Round 1: The Evening Report
August 14, 2017 | Pacific Palisades, Calif.
The morning layer of low clouds – very typical for coastal California – that hung over Riviera and Bel-Air lifted by 10 a.m. on Monday, ushering in sunshine that was as bright as the scoring during the first round of stroke play in the 117th U.S. Amateur Championship. The world’s finest amateurs, 312 in all, were split over the two courses on Monday. Here are some observations to help tell the stories of the day.
Good Vibes for Nos. 7-9
The strongest field in amateur golf boasts plenty of star power, but one group was a cut above the rest. The players who are Nos. 7-9 in the World Amateur Golf Ranking™ – Norman Xiong, Doug Ghim and Cameron Champ – were a collective 9 under par in their rounds at Riviera. Xiong led the way with a 6-under 64, Ghim carded a 67 and Champ came in with a 70. Each player entered the week having captured a significant title in the past month: Xiong won the Western Amateur on Aug. 5, Ghim won the Pacific Coast Amateur on July 21 and Champ won the Trans-Miss Amateur on July 13. As the field jockeys for position, these players have to like where they stand.
Rough Start, Good Recovery
On the first tee at Riviera Monday morning, P.J. Samiere, of Kailua, Hawaii, had the honor of striking the first ball at 7 a.m. Perhaps it was a case of nerves or just a poor swing, but the 21-year-old pulled his drive out of bounds into the area where the Fox Sports compound is located this week. He ended up making a triple-bogey 7 on the 509-yard par 4. To his credit, he battled back from the early misstep to play 1 under par the rest of the way, carding a hard-fought, 2-over 72.
Stroke Play vs. Match Play
Eddie Merrins, 85, the longtime professional at Bel-Air Country Club and currently the pro emeritus, competed in four U.S. Amateurs. “In stroke play, you are competing against an invisible opponent in the form of ‘Old Man Par,’ as Bob Jones used to say, and the one who does the best job of that for the week is going to win. Regardless of what your fellow competitor is doing, you’re trying to tune him out.
“When we get to Riviera [for Wednesday’s start of match play], there will be a different psychology,” said Merrins. “It’s like two fighters in the ring, and one’s going to win and the other’s going to lose. I seemed to be able to get in the zone better in match play much more than in stroke play, almost playing over my head. If you have to hole out a shot, you hole out a shot; if you have to make three birdies, you make three birdies. Match play is similar to a tennis match where the psychology changes on every shot.”
For more on Merrins and Bel-Air, click here.
A Game for a Lifetime
There aren’t many sports where competitors of multiple generations compete on a level playing field. In this year’s U.S. Amateur, the average age of the 312-player field is 22.39, and the oldest player, 64-year-old George Zahringer, of New York, N.Y., is grouped with 19-year-old Logan Lowe, of Grass Valley, Calif., and 21-year-old Raul Pereda De La Huerta, of Mexico, for the first two rounds. While the young bucks managed to outplay their more senior counterpart on Monday at Riviera (69 for Lowe, 70 for Pereda De La Huerta and 75 for Zahringer), we’re not discounting the 2002 U.S. Mid-Amateur champion’s chances just yet. The group tees off at 12:36 p.m. on Tuesday at Bel-Air Country Club, a course that is nearly 500 yards shorter than Riviera, and Zahringer will draw on his vast experience to keep his match-play hopes alive.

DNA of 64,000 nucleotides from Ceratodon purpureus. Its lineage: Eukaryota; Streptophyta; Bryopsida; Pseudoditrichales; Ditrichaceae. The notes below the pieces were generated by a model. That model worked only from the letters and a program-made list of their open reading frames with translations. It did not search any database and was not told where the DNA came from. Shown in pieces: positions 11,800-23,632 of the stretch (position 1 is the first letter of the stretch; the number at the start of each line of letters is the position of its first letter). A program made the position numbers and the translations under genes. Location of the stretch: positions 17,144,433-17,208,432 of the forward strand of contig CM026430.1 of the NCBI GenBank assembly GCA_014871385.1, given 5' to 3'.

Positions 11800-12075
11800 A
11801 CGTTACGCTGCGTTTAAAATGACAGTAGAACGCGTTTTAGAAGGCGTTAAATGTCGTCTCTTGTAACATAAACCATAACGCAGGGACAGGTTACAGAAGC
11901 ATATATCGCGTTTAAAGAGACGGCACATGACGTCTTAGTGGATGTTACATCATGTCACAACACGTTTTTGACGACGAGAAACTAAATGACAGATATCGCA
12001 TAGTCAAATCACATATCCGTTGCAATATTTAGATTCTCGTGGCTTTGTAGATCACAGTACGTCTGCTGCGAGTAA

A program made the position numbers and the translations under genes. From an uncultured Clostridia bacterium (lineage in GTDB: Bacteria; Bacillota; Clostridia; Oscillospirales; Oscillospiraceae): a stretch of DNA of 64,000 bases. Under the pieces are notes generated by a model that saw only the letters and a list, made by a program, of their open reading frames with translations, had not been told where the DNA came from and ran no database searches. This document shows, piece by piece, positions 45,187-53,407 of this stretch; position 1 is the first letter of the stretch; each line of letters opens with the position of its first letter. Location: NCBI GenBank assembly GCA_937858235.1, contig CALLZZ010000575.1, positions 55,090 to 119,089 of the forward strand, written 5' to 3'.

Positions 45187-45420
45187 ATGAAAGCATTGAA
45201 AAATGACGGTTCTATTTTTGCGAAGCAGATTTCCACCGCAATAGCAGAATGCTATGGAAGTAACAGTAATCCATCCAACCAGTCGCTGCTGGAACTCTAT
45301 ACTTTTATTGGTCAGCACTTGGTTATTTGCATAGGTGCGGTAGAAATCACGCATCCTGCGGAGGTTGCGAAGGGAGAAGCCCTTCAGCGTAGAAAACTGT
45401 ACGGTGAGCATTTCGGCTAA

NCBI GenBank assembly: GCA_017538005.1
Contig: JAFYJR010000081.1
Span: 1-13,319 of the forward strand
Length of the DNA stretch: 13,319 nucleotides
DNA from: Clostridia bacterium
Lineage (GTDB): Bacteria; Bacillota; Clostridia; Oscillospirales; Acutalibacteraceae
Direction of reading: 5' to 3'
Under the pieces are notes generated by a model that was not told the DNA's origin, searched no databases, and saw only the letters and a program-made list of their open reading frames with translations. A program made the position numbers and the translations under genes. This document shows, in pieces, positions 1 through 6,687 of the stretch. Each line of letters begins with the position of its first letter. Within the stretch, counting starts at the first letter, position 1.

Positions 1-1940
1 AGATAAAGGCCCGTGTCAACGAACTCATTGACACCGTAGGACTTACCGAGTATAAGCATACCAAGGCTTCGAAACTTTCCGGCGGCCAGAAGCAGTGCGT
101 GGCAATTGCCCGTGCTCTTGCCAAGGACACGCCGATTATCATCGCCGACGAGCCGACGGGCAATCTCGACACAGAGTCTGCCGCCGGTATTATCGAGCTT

Gregory Breaks Opening-Round Habit
Scott Gregory has been disappointed recently in the first rounds of major events. Gregory, of England, was the winner of the 2016 Amateur Championship, conducted by The R&A, and that victory earned him entry into the 2016 Open Championship, as well as this year’s Masters and the U.S. Open. Gregory opened with a 78 at Royal Troon last summer, and missed the cut after a 73 in Round 2. He began his Augusta foray in April with an 82 before settling down to shoot a 75, still missing the cut. At Erin Hills in June, he opened with a 75 and again improved, with a 73, but missed the cut again.
On Monday at Bel-Air, Gregory had another rocky start to a championship he would dearly love to win, playing his opening nine holes, the incoming nine, in 3 over par. But Gregory didn’t wait for the second round to rebound, notching three birdies coming in, including one on his final hole, to post an even-par 70. That score left him inside the top 45 of the 312-player field as the day wound down, with a good chance to make the match-play draw.
Before the championship, Gregory, 22, said, “I can’t think of anything I want more than the U.S. Am. That means I’d have them both [the U.S. Amateur and the Amateur Championship titles]. How many people have done that?” For more about Gregory, click here.
Bel-Air’s Tight, Testing Finish
After playing practice rounds on Riviera and Bel-Air, 2014 U.S. Mid-Amateur champion Scott Harvey declared the incoming side at Bel-Air the toughest test of the four nines, even though it is by far the shortest at 3,362 yards.
The course statistics are bearing out his prediction. The par-34 nine winds through narrow canyons on the side of the Santa Monica Mountains, and length means little. The nine is playing to a scoring average of 37.28, more than three strokes over par, while the next-toughest side – the front at Riviera – is more than 200 yards longer and playing 2.76 strokes over its par of 34. The toughest of the holes for the day at Bel-Air is the 230-yard, par-3 13th, on which the field is averaging 3.61 strokes, with only five birdies, 73 bogeys to just 66 pars, nine double bogeys and three “others.”